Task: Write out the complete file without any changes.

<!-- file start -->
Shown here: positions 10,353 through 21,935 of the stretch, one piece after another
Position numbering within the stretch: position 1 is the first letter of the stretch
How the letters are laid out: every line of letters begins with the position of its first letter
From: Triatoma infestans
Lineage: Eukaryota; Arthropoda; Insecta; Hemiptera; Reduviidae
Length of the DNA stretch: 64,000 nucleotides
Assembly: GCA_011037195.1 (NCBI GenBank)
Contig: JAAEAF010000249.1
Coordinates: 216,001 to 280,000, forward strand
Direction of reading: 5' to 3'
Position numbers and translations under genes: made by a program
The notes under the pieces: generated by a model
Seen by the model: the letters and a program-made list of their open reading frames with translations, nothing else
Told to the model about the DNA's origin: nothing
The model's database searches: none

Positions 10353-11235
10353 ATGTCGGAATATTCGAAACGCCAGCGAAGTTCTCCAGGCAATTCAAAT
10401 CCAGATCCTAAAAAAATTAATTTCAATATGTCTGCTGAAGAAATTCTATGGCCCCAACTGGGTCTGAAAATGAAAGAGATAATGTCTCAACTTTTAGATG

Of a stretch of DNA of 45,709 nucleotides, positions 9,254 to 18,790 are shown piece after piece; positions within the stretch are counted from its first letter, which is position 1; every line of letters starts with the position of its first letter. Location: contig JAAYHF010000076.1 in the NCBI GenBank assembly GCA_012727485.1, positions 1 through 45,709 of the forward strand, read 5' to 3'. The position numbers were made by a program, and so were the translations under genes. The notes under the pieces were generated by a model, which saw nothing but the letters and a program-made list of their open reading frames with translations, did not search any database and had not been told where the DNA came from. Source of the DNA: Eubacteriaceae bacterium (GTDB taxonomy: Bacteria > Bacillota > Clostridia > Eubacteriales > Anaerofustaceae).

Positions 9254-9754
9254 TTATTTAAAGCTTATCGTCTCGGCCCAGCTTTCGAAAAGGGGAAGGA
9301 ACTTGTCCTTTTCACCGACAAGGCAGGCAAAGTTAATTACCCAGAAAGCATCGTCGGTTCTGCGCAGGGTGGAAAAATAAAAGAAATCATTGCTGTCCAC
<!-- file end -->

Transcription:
Shown here: positions 10,353 through 21,935 of the stretch, one piece after another
Position numbering within the stretch: position 1 is the first letter of the stretch
How the letters are laid out: every line of letters begins with the position of its first letter
From: Triatoma infestans
Lineage: Eukaryota; Arthropoda; Insecta; Hemiptera; Reduviidae
Length of the DNA stretch: 64,000 nucleotides
Assembly: GCA_011037195.1 (NCBI GenBank)
Contig: JAAEAF010000249.1
Coordinates: 216,001 to 280,000, forward strand
Direction of reading: 5' to 3'
Position numbers and translations under genes: made by a program
The notes under the pieces: generated by a model
Seen by the model: the letters and a program-made list of their open reading frames with translations, nothing else
Told to the model about the DNA's origin: nothing
The model's database searches: none

Positions 10353-11235
10353 ATGTCGGAATATTCGAAACGCCAGCGAAGTTCTCCAGGCAATTCAAAT
10401 CCAGATCCTAAAAAAATTAATTTCAATATGTCTGCTGAAGAAATTCTATGGCCCCAACTGGGTCTGAAAATGAAAGAGATAATGTCTCAACTTTTAGATG

Of a stretch of DNA of 45,709 nucleotides, positions 9,254 to 18,790 are shown piece after piece; positions within the stretch are counted from its first letter, which is position 1; every line of letters starts with the position of its first letter. Location: contig JAAYHF010000076.1 in the NCBI GenBank assembly GCA_012727485.1, positions 1 through 45,709 of the forward strand, read 5' to 3'. The position numbers were made by a program, and so were the translations under genes. The notes under the pieces were generated by a model, which saw nothing but the letters and a program-made list of their open reading frames with translations, did not search any database and had not been told where the DNA came from. Source of the DNA: Eubacteriaceae bacterium (GTDB taxonomy: Bacteria > Bacillota > Clostridia > Eubacteriales > Anaerofustaceae).

Positions 9254-9754
9254 TTATTTAAAGCTTATCGTCTCGGCCCAGCTTTCGAAAAGGGGAAGGA
9301 ACTTGTCCTTTTCACCGACAAGGCAGGCAAAGTTAATTACCCAGAAAGCATCGTCGGTTCTGCGCAGGGTGGAAAAATAAAAGAAATCATTGCTGTCCAC